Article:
Recusancy in Dorset and the ‘other tradition’ of Catholic church-building

It is inevitable that A.W.N. Pugin looms large in histories of Roman Catholic church-building in the 19th century. Yet in some ways he was as notable for the adopting the faith that he served through his architecture as he was for the buildings that he designed. Would Pugin be viewed in quite the same wayContinue reading “Recusancy in Dorset and the ‘other tradition’ of Catholic church-building”

Prolific inimitability: getting to grips with S.S. Teulon (1812-1873)

For many of the architects featured in this blog, single posts running to something in the region of 15 pages of copy is sufficient to give a reasonably comprehensive account of their careers. Further research might bring to light previously unknown works and thereby flesh out the picture, but is unlikely to yield anything thatContinue reading “Prolific inimitability: getting to grips with S.S. Teulon (1812-1873)”

High Victorianism for the Kent Coast: the architecture of Wheeler and Hooker

The three series of Six English Towns that Alec Clifton-Taylor made for the BBC in the 1970s-1980s are an excellent introduction to some of the most attractive, best preserved and architecturally most rewarding historic places in the country. All 18 subjects were well chosen and all of them will repay handsomely the time and effortContinue reading “High Victorianism for the Kent Coast: the architecture of Wheeler and Hooker”

From the picturesque to the sublime: Henry Darbishire and the architecture of philanthropy

The name of the architect may not stick in the memory; his greatest work most certainly will. Like many people, I learned about the Columbia Market in Bethnal Green and its tragic fate thanks to Hermione Hobhouse’s Lost London. Somewhere in my mid-teens, I discovered the book in the reference room of Kingston-upon-Thames public libraryContinue reading “From the picturesque to the sublime: Henry Darbishire and the architecture of philanthropy”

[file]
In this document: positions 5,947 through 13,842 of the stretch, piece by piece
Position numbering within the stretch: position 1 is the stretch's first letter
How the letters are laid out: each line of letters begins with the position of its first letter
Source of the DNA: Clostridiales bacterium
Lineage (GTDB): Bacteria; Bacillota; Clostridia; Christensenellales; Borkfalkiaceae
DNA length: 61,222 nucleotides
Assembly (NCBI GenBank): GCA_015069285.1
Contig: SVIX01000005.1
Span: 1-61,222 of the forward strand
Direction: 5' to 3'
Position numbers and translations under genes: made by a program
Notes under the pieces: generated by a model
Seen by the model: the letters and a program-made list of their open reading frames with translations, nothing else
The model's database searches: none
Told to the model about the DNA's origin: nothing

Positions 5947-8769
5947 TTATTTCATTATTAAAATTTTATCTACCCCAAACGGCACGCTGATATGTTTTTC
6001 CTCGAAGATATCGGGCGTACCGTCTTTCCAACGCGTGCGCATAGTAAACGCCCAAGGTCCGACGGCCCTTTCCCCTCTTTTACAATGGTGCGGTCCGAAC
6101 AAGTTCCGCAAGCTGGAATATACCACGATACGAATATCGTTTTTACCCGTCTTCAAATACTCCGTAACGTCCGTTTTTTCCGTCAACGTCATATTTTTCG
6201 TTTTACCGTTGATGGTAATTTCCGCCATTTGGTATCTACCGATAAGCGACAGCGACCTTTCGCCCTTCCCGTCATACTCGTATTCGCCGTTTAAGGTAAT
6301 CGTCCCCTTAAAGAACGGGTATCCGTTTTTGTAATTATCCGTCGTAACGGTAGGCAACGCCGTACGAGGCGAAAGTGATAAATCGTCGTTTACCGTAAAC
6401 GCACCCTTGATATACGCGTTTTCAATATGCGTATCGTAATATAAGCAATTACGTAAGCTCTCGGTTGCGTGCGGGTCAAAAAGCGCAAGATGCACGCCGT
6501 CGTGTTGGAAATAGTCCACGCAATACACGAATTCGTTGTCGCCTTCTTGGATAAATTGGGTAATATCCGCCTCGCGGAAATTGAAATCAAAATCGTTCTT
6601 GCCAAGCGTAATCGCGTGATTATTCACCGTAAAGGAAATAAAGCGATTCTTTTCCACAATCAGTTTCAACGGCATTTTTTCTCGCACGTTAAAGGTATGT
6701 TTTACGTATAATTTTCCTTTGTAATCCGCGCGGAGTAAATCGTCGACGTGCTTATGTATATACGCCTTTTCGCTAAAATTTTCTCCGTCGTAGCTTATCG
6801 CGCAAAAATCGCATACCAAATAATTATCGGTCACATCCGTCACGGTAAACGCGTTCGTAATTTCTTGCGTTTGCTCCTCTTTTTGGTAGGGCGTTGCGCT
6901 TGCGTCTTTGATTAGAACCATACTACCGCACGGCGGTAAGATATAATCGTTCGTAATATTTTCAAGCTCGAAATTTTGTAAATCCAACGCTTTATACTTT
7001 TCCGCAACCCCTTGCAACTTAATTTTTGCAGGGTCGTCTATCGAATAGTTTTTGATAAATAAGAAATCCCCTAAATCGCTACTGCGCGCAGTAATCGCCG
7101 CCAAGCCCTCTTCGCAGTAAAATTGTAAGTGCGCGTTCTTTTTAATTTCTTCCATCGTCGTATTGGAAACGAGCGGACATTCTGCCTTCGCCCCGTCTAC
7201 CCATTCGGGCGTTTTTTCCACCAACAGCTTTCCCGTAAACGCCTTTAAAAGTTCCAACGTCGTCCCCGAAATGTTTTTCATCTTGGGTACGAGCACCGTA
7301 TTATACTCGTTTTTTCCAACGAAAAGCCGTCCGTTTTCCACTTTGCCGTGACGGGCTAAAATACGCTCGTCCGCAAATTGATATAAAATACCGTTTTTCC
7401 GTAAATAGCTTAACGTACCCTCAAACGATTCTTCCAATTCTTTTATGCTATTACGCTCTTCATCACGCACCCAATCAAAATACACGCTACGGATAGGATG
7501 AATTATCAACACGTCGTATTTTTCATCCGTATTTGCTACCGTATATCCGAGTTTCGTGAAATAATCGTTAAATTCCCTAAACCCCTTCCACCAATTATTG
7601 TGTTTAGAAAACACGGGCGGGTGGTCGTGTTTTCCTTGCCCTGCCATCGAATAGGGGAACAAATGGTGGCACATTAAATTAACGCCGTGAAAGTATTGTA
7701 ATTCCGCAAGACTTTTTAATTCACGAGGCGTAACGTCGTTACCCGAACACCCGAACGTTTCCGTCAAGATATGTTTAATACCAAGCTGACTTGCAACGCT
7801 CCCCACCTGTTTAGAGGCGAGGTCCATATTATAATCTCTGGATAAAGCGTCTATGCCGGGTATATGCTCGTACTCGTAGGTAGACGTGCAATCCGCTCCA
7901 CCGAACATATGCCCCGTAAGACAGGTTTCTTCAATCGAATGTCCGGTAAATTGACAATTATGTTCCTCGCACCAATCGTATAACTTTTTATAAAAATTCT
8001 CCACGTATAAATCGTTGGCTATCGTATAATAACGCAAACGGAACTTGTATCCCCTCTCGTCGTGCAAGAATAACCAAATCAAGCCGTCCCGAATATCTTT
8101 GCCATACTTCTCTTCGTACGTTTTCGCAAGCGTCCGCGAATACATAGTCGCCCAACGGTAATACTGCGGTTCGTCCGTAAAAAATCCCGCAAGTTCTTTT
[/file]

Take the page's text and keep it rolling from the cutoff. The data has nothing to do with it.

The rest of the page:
Dandified Gothic: the architecture of Henry Woodyer (1816-1896)

This blog does not deal primarily with lost heritage, but recently a long-vanished building was brought to my attention which is simply too good not to feature here. The most grievous losses suffered by 19th and early 20th century architectural heritage as a result of accident, war damage, changes of fashion and redevelopment are wellContinue reading “Dandified Gothic: the architecture of Henry Woodyer (1816-1896)”

The Gothic horrors of a Victorian worthy – Charles Buxton and Foxwarren

The roots of the Gothic Revival extend as far into literature as they do into archaeology. The endeavours of one of its key progenitors, Horace Walpole (1717-1797), to recreate the Middle Ages in brick, wood, plaster and stone through his remodelling of Strawberry Hill were inextricably bound up with his evocations of the Middle AgesContinue reading “The Gothic horrors of a Victorian worthy – Charles Buxton and Foxwarren”

A house and a manifesto: E.B. Lamb’s Fawkham Manor

Word reached me at the end of last month of an exciting new addition to the National Heritage List, Historic England’s register of all the listed sites nationwide. On 26th November 2020, Fawkham Manor of 1866-1867 near Brands Hatch in northwest Kent became a Grade II-listed building. Far more than the date makes it ofContinue reading “A house and a manifesto: E.B. Lamb’s Fawkham Manor”

An obscure figure finally gets his due

I am delighted to announce that I am the winner of this year’s annual Stephen Croad Essay Prize of the Ancient Monuments Society. My entry, ‘From Georgian antiquarian to Victorian rogue’, was an account of the life and work of the architect Edward Lushington Blackburne (1803-1888). It is, to the best of my knowledge, theContinue reading “An obscure figure finally gets his due”